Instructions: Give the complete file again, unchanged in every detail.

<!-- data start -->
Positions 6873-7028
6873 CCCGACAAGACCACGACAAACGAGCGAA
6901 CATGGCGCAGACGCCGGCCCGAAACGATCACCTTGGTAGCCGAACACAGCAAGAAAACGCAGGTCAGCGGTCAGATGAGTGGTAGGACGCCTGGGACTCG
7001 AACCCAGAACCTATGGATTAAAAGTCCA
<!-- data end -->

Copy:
Positions 6873-7028
6873 CCCGACAAGACCACGACAAACGAGCGAA
6901 CATGGCGCAGACGCCGGCCCGAAACGATCACCTTGGTAGCCGAACACAGCAAGAAAACGCAGGTCAGCGGTCAGATGAGTGGTAGGACGCCTGGGACTCG
7001 AACCCAGAACCTATGGATTAAAAGTCCA